The political crisis in Bahrain appears to have subsided, even if the issues that provoked it remain unresolved. Now, the challenge before Washington is redefining the terms on which it deals with an important but seriously tarnished ally.
Bahrain is a major center of U.S. military operations and strategic commitment. It houses the headquarters of the Navy’s Fifth Fleet and is a prolific purchaser of American military equipment. A recent Congressional Research Service report found that the United States has undertaken a $580 million expansion of naval and air-base facilities there. In 2002 the island nation was officially designated a “major non-NATO ally,” putting it in an exclusive group of U.S. friends that includes Israel, Japan and Australia.
Small as it is, Bahrain is nevertheless an important link in the security network that the United States has been trying to build in the gulf — so much so that Bahrain’s neighbors, Saudi Arabia and the United Arab Emirates, sent troops there in the spring when a domestic uprising threatened the al-Khalifa regime. The Web site of U.S. Central Command, which covers the gulf region, is replete with news and statements about military cooperation with Bahrain and joint operations.
U.S. defense ties to Bahrain were formalized in the aftermath of the Persian Gulf War, in which Bahrain supported the United States. Washington and Bahrain signed a 10-year defense agreement in 1991. The pact was renewed for another 10 years in 2001, a schedule that would have brought it up for renewal in October.
Throughout 2011, the United States has been criticized in the region this year for what is perceived as a tepid and contradictory policy toward the various Arab uprisings. This would have been an inconvenient, and perhaps embarrassing, moment to renew military relations with a regime that drew worldwide criticism in March for the repressive tactics it used to quell a domestic uprising — a test of the Obama administration’s struggle to balance security concerns with human rights and the promotion of democracy.
One might think this would have been an important agenda item when President Obama met with Bahrain’s crown prince, Salman bin Hamad al-Khalifa, in June. But nothing was said.
That, it turns out, is because President George W. Bush and Bahrain’s regime in 2002 secretly added five years to the defense pact’s term, extending its expiration date to October 2016. There have been no renewal negotiations because none have been needed.
The terms of the extension have never been made public. The agreement’s existence is classified. Not even Congressional Research Service analysts, who write detailed reports for Congress and often have access to classified material, were aware. A comprehensive CRS report on the situation last month said flatly that the defense pact would be up for renewal in October. In effect, White House secrecy on this issue put the research service in the position of reporting misleading information to Congress.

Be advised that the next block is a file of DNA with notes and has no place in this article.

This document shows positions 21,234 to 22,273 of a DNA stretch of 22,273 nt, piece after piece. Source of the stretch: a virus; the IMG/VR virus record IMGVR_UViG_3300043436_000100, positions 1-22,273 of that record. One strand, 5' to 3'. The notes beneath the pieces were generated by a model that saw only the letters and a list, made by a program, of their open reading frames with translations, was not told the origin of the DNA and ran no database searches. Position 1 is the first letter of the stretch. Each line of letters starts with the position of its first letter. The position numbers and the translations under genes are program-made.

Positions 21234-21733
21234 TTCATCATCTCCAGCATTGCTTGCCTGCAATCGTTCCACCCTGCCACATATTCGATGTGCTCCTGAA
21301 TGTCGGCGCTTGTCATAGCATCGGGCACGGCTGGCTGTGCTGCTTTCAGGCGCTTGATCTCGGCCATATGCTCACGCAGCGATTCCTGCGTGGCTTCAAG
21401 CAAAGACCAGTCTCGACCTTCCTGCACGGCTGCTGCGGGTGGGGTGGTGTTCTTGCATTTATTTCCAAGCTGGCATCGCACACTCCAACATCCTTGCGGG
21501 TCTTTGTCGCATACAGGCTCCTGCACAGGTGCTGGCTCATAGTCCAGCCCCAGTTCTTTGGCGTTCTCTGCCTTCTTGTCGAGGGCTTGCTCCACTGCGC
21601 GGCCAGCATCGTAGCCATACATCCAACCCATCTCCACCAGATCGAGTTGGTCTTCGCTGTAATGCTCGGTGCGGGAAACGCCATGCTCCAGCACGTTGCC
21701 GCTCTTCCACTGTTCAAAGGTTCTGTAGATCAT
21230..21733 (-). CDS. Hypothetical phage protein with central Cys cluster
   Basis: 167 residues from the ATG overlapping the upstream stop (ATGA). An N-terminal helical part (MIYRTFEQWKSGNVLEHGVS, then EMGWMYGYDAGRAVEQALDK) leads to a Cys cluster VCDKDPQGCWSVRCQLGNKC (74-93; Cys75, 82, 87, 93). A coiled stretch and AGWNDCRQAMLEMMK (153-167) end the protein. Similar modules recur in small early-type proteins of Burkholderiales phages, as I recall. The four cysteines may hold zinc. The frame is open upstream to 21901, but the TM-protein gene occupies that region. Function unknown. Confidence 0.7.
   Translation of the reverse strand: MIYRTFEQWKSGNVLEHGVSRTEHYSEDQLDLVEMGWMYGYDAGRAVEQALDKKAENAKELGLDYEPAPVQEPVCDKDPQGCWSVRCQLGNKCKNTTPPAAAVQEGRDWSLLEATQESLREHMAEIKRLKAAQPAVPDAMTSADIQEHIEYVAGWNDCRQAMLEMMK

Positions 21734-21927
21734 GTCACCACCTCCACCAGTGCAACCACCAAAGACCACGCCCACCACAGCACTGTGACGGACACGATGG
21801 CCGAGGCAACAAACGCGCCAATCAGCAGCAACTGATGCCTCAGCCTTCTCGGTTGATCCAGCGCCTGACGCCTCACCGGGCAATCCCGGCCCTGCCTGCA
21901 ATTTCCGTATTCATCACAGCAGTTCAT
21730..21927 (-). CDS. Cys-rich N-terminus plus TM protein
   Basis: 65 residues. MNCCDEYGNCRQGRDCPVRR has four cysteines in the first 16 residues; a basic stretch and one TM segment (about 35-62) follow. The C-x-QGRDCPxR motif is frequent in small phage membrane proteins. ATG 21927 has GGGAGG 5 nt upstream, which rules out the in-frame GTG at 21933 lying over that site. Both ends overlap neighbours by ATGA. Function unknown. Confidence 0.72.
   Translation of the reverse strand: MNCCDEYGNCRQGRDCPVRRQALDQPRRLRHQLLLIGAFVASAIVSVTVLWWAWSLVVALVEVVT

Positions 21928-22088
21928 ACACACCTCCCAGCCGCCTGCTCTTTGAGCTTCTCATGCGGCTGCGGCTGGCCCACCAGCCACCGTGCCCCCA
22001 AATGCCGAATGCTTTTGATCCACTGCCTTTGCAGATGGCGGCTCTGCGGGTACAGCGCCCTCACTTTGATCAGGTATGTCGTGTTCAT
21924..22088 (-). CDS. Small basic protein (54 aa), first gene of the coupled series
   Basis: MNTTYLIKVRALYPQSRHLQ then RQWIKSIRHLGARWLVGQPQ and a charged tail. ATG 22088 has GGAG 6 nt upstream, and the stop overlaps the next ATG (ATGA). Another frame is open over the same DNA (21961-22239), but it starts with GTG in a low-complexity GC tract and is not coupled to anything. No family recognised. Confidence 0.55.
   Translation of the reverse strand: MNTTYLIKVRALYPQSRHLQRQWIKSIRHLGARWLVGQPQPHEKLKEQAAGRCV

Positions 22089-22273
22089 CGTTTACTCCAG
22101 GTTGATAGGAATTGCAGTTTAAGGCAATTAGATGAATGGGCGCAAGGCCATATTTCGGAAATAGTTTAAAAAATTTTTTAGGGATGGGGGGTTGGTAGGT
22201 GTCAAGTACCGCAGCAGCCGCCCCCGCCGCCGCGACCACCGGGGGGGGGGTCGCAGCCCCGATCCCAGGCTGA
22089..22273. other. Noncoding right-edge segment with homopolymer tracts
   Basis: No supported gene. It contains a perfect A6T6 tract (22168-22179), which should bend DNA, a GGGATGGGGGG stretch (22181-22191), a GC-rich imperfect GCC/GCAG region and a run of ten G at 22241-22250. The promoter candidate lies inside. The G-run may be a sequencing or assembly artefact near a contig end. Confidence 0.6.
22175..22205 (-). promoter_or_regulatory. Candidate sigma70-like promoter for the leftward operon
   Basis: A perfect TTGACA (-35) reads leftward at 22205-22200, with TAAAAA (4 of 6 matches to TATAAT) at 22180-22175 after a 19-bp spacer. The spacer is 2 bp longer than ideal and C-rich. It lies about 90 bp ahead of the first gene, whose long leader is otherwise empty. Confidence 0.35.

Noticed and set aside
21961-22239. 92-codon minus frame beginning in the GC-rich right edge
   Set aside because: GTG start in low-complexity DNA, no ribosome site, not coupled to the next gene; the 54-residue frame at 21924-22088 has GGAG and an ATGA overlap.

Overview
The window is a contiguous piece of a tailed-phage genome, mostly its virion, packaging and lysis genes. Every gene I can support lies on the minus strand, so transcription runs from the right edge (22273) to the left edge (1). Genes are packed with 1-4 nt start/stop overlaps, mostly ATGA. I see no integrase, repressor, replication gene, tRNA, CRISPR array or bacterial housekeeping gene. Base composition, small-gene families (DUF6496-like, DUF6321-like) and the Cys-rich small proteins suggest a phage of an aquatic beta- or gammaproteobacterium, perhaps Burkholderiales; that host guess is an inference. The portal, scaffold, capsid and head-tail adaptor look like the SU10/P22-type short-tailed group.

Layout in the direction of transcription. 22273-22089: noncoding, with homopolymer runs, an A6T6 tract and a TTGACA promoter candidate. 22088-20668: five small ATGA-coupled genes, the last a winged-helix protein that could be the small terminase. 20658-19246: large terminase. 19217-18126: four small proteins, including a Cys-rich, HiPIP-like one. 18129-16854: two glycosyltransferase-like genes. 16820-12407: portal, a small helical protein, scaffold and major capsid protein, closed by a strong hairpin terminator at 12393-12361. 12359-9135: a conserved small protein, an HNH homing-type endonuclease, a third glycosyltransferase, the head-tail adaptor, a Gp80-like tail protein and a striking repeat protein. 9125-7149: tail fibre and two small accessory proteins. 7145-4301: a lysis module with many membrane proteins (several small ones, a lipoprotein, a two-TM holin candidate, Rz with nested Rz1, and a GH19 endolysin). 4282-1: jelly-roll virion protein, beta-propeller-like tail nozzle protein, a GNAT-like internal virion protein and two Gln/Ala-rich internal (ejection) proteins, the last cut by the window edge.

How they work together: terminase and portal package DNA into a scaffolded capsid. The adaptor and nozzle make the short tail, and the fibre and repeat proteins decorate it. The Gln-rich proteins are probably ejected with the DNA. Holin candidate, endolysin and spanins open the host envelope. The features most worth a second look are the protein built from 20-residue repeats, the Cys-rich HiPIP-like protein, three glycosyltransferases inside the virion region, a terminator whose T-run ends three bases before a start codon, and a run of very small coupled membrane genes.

From a security perspective, it is just as well that the Obama administration does not have to decide now whether to renew the pact. This is hardly a propitious moment to disrupt a crucial strategic arrangement in the gulf: The United States is withdrawing from Iraq, Yemen is in turmoil, Saudi Arabia seems disillusioned with U.S. policy, the perceived threat from Iran is unabated, and new tensions may be developing between Iraq and Kuwait.
But maintaining the relationship amounts to a strategic partnership with a regime that drew global criticism — including from Washington — in March for its brutality, for jailing peaceful demonstrators and for prosecuting medical personnel whose offense was to help wounded victims of the security forces.
Bahrain and nations of the Gulf Cooperation Council that sent troops to support the regime “are on the wrong track,” Secretary of State Hillary Clinton said at the time.
Last month Human Rights Watch denounced the al-Khalifa regime in unequivocal language: “Since mid-March 2011 Bahrain has been carrying out a punitive and vindictive campaign of violent repression against its own citizens. This fierce repression has been characterized by widespread arbitrary arrests, credible allegations of torture and ill-treatment, apparently coerced televised ‘confessions,’ unfair trials, and attacks on healthcare professionals and injured protesters, as well as politically-motivated mass dismissals of workers from jobs and students from university.”
The U.S. position could become untenable if Bahrain descends into mass violence or if public sentiment turns against the U.S. presence and American personnel are endangered. Bahrain’s government is seeking a balance that will keep the regime in power, mollify its opponents and sanitize its human rights record. President Obama and his advisers are gambling that Crown Prince Salman, 41, who is viewed as a moderate and a modernizer, can be the architect of that formula. It is in the interests of both Washington and Manama to encourage his quest and hope for success.
Thomas W. Lippman is an adjunct scholar at the Middle East Institute and author of the forthcoming book “Saudi Arabia on the Edge,” which is to be published in January.